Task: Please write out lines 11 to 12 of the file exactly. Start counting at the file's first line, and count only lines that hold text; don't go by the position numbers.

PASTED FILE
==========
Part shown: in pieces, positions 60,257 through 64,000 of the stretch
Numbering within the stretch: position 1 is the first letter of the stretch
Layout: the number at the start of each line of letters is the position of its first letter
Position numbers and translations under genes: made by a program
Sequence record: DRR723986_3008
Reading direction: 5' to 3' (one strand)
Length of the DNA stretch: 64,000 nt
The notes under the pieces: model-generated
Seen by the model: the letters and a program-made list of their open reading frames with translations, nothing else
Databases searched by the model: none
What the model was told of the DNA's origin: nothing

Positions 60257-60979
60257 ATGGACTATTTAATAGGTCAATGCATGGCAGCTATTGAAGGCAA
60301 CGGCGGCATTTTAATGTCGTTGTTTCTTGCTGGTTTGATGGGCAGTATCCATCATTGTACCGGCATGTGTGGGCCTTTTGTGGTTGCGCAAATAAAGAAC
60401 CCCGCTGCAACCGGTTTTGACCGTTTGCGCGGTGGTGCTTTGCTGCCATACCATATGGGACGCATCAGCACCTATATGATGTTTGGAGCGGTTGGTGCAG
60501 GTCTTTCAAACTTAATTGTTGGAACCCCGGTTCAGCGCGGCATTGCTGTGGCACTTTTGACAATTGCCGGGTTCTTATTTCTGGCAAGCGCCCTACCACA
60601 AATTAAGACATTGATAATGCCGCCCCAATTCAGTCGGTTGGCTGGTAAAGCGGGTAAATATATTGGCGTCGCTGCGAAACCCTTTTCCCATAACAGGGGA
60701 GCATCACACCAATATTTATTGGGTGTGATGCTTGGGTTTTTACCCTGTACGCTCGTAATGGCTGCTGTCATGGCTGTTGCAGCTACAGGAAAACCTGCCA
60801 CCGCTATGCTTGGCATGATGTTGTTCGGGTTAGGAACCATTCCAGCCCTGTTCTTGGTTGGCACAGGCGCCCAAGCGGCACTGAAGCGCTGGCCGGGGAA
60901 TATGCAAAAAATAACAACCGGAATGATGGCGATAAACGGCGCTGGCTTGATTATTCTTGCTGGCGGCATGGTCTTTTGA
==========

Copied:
What the model was told of the DNA's origin: nothing

Positions 60257-60979